Saturday, October 31, 2009

Harmony of the Olivet Discourse Part 2

Olivet Discourse (Matt. 24-25; Mark 13; Luke 21:5-36; 17:22-37)
In the previous article the disciples asked "when will these things be? What will be the sign of Your coming, and of the end of the age?" They receive their answer and what an answer it turned out to be. Matthew 24 and 25 are one of the greatest prophetic sections of the entire Bible.    
III. Jesus Answers (24:4 – 25:46)
The Beginnings of Birth Pangs (24:4-8)
4 So Jesus answered. He said to them, see [that] no one deceives you. 5 For many will come in my name saying, I, I am the Christ, so many will lead astray. 6 And you will be about to hear of wars and reports of wars. See [that] you are not troubled for all [these] things must come to pass, but the end is not yet. 7 For nation will be aroused against nation and kingdom against kingdom and there will be famines and plagues and earthquakes according to places. 8 But all these [are] [the] beginning of birth pangs.                  
In the first part of Jesus' answer to the disciples He tells them to watch out! "See that no one deceives you" is a strong warning and a command for them to be discerning. As Dr. Glasscok notes this "warning is prompted by their eagerness for a sign. The danger of being misled (planese) was increased if one was too enthusiastic or anticipated some symbolic indication of the event."  (Ed Glasscock, Moody Gospel Commentary – Matthew, p. 464)   The Greek word planao means "to cause to stray," "to lead astray." This warning is given because many will speak in the name of Christ, appear to be Christian, maybe hold to some of the fundamentals, but their teaching will lead people astray. Their teaching is characterized as deceptive - to lead away from the truth and lead one into error (or theologically, "to lead away into error and sin").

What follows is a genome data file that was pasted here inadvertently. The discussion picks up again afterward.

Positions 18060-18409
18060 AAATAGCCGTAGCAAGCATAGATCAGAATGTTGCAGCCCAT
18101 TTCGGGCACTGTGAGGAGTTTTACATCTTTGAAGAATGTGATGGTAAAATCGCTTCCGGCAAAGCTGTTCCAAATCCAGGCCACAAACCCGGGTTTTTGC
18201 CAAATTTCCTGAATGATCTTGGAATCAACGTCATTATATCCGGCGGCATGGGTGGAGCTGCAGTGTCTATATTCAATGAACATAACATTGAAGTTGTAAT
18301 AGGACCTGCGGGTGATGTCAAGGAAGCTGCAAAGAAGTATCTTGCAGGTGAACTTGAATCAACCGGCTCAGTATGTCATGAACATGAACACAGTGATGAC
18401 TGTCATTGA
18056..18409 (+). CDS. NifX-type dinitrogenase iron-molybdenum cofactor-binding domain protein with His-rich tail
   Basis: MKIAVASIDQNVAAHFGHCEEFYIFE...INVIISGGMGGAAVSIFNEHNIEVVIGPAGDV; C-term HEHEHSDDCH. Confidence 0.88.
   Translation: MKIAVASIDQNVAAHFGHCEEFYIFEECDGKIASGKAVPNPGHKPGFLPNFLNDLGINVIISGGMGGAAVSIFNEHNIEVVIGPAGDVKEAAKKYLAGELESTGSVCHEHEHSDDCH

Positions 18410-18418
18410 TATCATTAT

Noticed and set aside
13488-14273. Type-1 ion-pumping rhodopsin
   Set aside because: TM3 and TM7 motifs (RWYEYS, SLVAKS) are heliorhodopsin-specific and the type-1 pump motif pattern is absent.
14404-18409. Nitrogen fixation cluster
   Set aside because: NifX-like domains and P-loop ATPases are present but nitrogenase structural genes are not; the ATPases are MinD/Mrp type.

So the command by Jesus to blepo – "to see, discern," to see the error for what it is – a deception that leads one astray from the pure word and intent of God. The deception seems to involve the trouble that will come build up and the error of why, and what to do as a result. Jesus says – watch out – I will tell you what to do and what it means. I want you to stand and discern what the deceiver says –measure what they say against what I say.    
The second sign is, you will be about to hear of wars and reports of wars. The "wars" do not seem to be upon them. Though some interpret "you will continually hear" of wars, but Dr. Linski observes rightly, that here the "circumscribed future with the present infinitive reveals that the disciples are soon to hear of wars, namely right at hand." (R.C.H. Lenski, The Interpretation of St. Matthew's Gospel (Minneapolis, Min: Augsburg Publishing House, 1964), p. 930)  This might better read, "the clamoring before war" or, "pre-war propaganda."